Archive for the ‘Exegesis and Hermeneutics’ Category


COPYRIGHT WARNING

Those Who Deny God, Cannot Understand Him

A human being is made up of three components; body, soul, and Spirit. When a person is born, the body is preeminent, it rules the life of the person. Whatever the body wants, it expresses through the desires of the flesh. The soul is the inhabitation of the emotions, where a person expresses their thoughts, feelings and emotions. The spirit, which is the only part of man that can know and understand God, is dead because of sin.[1]

When Jesus told Nicodemus, in John chapter 3, that “you must be “born again,” He was describing the spirit. In order for any person to understand God, or to comprehend His word, first his spirit must be born again, into a new relationship with God. Until our sins are dealt with and removed by God, it is impossible for us to have a relationship with God.[2]

Jesus death on the cross, paid for the sins of all people, for all time. All those who are willing to repent from their sins and come to Jesus for the forgiveness of their sins, are born again—into this new spiritual life.[3]

This is one of the preeminent differences between Biblical Christianity and religion. The religions of man ignore the spiritual side of man, regarding sin, repentance and the need to experience a new life in the spirit. Man’s religion requires conformance into a set of rules or conduct. The Bible reveals that there are no rules that any person can keep that will make them acceptable to God. It is by a reliance upon what Jesus has accomplish that God will accept any person.[4]

To those who do not know God, who have yet to experience this new birth of the spirit, these things are difficult to comprehend. Some even scoff at this possibility and find it impossible to believe. Nevertheless, this is what the text of the New Testament reveals. (more…)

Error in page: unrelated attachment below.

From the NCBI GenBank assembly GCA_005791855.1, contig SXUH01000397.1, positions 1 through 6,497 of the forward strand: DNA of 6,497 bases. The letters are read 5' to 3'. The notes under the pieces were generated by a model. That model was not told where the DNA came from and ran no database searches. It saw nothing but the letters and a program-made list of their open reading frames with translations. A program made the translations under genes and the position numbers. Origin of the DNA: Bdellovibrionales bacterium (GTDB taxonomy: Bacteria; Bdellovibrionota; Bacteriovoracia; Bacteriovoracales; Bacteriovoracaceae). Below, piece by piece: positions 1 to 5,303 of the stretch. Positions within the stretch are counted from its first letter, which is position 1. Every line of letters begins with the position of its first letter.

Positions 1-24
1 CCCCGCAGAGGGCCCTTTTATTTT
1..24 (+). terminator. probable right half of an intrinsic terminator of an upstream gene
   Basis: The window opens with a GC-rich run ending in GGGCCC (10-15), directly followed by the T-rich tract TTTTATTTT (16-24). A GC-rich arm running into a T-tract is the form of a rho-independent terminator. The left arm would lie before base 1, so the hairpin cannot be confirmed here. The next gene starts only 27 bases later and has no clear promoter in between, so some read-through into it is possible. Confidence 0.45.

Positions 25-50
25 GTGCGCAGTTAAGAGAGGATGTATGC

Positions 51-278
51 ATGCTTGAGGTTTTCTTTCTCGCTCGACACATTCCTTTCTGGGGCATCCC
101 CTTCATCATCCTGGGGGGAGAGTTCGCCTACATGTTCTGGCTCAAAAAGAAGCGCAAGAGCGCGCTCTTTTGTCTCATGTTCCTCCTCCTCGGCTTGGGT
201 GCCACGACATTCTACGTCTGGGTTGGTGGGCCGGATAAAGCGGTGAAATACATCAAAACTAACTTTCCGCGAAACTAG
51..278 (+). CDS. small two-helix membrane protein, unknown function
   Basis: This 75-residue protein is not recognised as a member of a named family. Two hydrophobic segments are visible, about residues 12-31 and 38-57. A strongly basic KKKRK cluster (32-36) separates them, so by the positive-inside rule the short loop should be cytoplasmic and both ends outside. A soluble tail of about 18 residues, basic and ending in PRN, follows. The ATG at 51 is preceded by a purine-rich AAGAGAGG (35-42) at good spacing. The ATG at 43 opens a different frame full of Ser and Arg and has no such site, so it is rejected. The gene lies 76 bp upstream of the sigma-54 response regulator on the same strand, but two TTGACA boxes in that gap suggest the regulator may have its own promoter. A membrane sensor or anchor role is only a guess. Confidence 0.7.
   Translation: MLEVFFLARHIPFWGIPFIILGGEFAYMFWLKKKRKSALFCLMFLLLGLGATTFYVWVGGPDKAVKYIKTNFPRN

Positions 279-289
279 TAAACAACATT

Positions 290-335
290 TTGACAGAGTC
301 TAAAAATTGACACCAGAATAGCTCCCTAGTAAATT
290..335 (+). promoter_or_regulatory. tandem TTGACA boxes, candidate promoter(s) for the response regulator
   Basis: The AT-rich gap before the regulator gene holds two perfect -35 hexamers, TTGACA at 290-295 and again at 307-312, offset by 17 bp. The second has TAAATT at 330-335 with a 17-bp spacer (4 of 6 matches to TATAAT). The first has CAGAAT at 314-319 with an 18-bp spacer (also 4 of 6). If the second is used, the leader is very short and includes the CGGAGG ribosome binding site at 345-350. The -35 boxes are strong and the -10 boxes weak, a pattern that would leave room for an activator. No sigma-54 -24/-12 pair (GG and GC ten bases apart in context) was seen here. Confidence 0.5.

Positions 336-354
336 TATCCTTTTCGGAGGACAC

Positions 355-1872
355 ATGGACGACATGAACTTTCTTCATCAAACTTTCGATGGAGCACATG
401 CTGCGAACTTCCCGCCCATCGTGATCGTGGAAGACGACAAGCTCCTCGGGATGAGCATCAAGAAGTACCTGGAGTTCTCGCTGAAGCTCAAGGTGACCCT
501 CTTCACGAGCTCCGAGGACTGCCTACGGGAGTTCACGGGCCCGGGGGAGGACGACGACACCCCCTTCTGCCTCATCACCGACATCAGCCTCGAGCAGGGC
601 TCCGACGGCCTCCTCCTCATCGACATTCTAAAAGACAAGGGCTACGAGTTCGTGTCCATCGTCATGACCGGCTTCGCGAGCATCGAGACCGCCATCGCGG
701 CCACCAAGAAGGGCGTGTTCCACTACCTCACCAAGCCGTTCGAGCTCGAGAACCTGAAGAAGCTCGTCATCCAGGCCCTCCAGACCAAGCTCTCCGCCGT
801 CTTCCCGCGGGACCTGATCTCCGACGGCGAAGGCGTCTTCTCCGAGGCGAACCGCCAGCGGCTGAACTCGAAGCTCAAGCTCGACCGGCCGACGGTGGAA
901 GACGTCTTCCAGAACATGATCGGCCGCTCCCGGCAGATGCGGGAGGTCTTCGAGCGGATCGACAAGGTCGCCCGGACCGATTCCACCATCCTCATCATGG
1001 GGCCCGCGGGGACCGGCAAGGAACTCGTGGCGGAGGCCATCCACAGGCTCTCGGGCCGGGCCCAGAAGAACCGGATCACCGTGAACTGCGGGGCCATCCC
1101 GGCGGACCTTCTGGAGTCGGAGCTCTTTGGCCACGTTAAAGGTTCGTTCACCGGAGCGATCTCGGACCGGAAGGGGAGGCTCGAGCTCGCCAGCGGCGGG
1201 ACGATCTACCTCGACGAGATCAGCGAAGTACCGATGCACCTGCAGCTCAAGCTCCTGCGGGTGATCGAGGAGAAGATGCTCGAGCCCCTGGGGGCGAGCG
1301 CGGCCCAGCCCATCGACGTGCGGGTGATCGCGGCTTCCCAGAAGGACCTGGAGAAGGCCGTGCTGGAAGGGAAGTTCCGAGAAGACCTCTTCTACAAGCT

COPYRIGHT WARNING

Upon a search of the internet for Messianic Prophecies, there are several sources that assert that the Bible does not contain prophecies that were fulfilled by Jesus Christ. Further, critics of Hebrew prophecy claim that none of the claimed prophecies of the scriptures were intended as prophetic during their writing.

These arguments are primarily asserted, due to a lack of knowledge in Biblical prophecy and Hermeneutic application. (more…)


COPYRIGHT WARNING

Isaiah 49:6a Indeed He says, “It is too small a thing that You should be My Servant To raise up the tribes of Jacob, And to restore the preserved ones of Israel; I will also give You as a light to the Gentiles, That You should be My salvation to the ends of the earth.”

The question we should ask in this prophecy is: “Who is this servant?” At times, in the Book of Isaiah, it is difficult but not completely impossible to tell which servant Isaiah is speaking of.

There are three servants who are mentioned in the Book of Isaiah:

1. David-Isaiah 37:35
2. Israel-Isaiah 41:8-16, 42:18-20, 43:1, 44:1-8, 44:21-23, 45:4, 48:20
3. Messiah-Isaiah 42:1-12, chapter 49

There is also a section in Isaiah where the Messiah as the Servant restores Israel, the servant: 50:4-6, 52:13-15, 53:1-12

This particular prophecy is easier than many to identify who the servant is, because of the language Isaiah 42:5-7 uses. Here in verse 6, the Servant Messiah is to restore Israel, the servant of God.

You should be My Servant To raise up the tribes of Jacob, And to restore the preserved ones of Israel

The Messiah of Isaiah Chapter 49 will also be a light to the Gentiles (Prophecy 205), in that God will use the gospel of the Messiah to save people from every tribe, tongue, nation, and people. We see this completed work of the Messiah in the Book of Revelation, where the redeemed are all together before the throne of God, worshipping Him.